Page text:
- Using aggressive rather than assertive communication.
- Engaging in passive-aggressive behavior.
Using anger, resentment, or jealousy to destroy relationships with others (family, friends, co-workers).
Feelings of worthlessness may include the following:
- Embellishing other people's achievements while lessening your own.
- Taking unfair or misguided criticism too much to heart.
- Letting others put you down.
- Perfectionism. Wanting everything to be perfect.
These are just a few examples of the various ways people sabotage themselves.
Often we don’t even recognize we’re doing it until it’s too late.
As I’ve already mentioned, the first step to beating self-sabotage is to recognize when you are doing it. What else can you do to start helping yourself? How can you be kind to yourself?
Take a look at these five tips to help you start becoming a friend to yourself instead of beating yourself up:
1. Understand your problem. Recognize your behavior when you are doing it. When you catch yourself saying, “I can’t,” or “I’m not worthy enough to...” change that into a positive. Instead, say “I can do whatever I want” or “I deserve to …” Repeat these positive affirmations often. Work on improving your self-esteem by realizing you don’t need to please others to be happy.
2. If you are having trouble recognizing when you are self-sabotaging yourself, write about it when you catch yourself. Keep a journal. Describe the experiences or to find patterns of behavior that trip you up. This exercise will help you become more aware of your behavior, and that is part of understanding the problem so you can correct it.
3. Face your fear or self-doubt by taking affirmative action. It doesn’t have to be an all or nothing action, either. Take a small step toward what you are afraid of. It will be scary. But facing that fear, a small step at a time, lets you grow your confidence. And you’ll be able to build on that confidence for the next level.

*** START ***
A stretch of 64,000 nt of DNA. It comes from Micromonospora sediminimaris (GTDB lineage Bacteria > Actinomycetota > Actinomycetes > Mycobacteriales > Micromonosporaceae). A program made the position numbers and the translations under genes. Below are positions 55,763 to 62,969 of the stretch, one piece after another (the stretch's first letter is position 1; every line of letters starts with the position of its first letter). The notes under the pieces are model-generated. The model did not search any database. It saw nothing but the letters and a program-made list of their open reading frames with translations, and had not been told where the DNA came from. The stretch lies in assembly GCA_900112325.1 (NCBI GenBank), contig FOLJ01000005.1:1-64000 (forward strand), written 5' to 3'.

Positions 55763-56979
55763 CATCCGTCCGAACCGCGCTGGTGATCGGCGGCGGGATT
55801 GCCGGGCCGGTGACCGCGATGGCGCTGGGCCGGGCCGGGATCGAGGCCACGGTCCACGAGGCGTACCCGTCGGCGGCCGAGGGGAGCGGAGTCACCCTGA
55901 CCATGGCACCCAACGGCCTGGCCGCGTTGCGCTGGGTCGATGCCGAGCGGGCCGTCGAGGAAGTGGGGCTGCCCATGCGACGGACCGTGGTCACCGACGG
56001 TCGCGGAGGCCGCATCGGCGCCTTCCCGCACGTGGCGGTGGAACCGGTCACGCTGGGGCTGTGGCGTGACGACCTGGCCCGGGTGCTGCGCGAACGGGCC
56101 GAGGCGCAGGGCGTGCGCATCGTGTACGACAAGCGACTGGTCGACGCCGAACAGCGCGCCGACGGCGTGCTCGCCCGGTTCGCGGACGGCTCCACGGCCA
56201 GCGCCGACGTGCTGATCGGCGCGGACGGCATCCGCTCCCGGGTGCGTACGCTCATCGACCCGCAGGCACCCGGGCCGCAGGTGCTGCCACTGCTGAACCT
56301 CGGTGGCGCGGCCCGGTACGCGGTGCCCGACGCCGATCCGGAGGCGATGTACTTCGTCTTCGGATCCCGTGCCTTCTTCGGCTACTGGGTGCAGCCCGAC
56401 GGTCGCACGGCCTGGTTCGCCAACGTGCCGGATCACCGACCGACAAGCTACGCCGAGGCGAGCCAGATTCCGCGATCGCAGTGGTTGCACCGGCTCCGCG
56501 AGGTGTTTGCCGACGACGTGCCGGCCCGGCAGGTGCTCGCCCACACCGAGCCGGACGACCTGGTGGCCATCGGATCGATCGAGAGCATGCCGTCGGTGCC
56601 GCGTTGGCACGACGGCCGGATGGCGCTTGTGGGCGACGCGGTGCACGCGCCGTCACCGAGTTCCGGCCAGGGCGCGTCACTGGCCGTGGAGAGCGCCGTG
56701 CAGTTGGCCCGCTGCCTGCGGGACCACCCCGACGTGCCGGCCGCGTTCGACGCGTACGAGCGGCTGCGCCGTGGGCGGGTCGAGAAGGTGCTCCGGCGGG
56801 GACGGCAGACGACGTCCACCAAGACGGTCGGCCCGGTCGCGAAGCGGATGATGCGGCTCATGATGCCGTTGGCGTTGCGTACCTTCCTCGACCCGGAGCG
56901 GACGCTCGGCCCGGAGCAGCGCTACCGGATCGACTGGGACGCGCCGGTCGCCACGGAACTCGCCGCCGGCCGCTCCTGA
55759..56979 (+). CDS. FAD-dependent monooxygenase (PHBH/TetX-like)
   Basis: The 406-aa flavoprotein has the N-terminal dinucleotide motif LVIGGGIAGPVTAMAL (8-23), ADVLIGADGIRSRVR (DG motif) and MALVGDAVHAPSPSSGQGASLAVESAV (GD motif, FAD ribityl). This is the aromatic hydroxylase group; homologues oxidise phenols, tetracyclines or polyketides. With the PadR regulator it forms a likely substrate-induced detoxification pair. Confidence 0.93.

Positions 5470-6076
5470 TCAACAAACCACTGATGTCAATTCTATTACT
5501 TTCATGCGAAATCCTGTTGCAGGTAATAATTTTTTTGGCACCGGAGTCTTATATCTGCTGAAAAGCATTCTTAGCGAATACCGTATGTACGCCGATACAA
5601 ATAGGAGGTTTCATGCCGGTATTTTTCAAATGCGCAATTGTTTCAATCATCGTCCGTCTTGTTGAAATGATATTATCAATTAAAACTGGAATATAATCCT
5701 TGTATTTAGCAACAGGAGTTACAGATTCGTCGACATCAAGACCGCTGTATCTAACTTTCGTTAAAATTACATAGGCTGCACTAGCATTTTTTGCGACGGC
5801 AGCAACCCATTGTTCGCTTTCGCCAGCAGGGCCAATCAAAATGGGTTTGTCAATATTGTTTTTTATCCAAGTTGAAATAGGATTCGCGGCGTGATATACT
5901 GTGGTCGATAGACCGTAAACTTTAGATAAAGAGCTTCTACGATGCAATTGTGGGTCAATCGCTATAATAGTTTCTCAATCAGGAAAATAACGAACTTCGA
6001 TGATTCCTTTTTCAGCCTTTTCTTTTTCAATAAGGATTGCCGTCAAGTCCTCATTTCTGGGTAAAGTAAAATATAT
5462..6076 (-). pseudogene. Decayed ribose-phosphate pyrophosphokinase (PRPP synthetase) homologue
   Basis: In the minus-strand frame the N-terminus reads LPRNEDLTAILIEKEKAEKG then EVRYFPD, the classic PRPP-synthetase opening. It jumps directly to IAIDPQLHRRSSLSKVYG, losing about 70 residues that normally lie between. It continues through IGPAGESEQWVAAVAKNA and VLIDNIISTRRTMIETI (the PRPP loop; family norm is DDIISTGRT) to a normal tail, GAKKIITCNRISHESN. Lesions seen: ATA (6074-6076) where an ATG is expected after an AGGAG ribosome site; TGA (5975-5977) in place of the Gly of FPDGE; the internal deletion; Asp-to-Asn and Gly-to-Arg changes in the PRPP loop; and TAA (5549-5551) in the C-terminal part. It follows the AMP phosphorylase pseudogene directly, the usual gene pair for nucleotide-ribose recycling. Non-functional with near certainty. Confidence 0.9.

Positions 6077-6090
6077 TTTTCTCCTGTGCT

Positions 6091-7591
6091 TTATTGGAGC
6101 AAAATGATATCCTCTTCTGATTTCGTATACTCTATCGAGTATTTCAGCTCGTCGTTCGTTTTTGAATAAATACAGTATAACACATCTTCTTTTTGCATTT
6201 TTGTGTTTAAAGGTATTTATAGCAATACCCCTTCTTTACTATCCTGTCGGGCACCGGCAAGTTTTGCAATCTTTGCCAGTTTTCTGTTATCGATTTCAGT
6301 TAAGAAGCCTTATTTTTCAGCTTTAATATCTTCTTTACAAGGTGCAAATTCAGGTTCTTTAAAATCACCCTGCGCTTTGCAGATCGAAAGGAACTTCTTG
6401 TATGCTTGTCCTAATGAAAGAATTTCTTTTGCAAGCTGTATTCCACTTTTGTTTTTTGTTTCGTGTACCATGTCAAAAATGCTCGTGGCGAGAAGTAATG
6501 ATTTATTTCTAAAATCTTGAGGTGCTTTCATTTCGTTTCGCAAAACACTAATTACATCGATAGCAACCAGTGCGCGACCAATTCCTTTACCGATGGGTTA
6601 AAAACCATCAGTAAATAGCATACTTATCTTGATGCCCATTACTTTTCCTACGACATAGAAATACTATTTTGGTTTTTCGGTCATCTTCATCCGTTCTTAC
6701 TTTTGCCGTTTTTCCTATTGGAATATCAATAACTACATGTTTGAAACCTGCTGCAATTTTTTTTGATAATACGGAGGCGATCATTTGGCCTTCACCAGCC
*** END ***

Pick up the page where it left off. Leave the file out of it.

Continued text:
4. Do something just for you every day that will make you feel good about yourself. Do something that you will enjoy. Take a yoga class, attend a cooking class, get a manicure, or take a stroll in nature. Doing one little thing that makes you happy builds your self-esteem over time.
5. Challenge your self-sabotaging thinking. Ask yourself what more profound thoughts are behind the self-sabotaging talk. Is it rational and based on clear facts? Or is it irrational? Are past unsuccessful encounters keeping you afraid and doubting yourself?
Once you’ve recognized the signs of your self-sabotaging behavior, you can begin taking action to avoid repeating it. By taking small steps, even when you’re afraid, you begin to build your self-confidence. That in itself is a big step in removing the self-sabotaging thoughts and behaviors.
Don't ever think that you are the only person on the planet who doubts yourself on occasion.
We all do it at least occasionally. We have all faced daunting challenges that seemed insurmountable. We have all suffered failure in some form or another. To grow into a person who is strong and secure, we learn from those failures and challenges. It forces us to grow, and as a result, we automatically become more confident in our abilities.
So, let me challenge you. The next time you catch yourself procrastinating or not taking on a challenge that feels daunting, ask yourself what's really stopping you? Is the fear real and rational? Or is it just your own head getting in the way of your possible success? Distinguish between the two, take up the challenge, and watch yourself soar!
Until next time.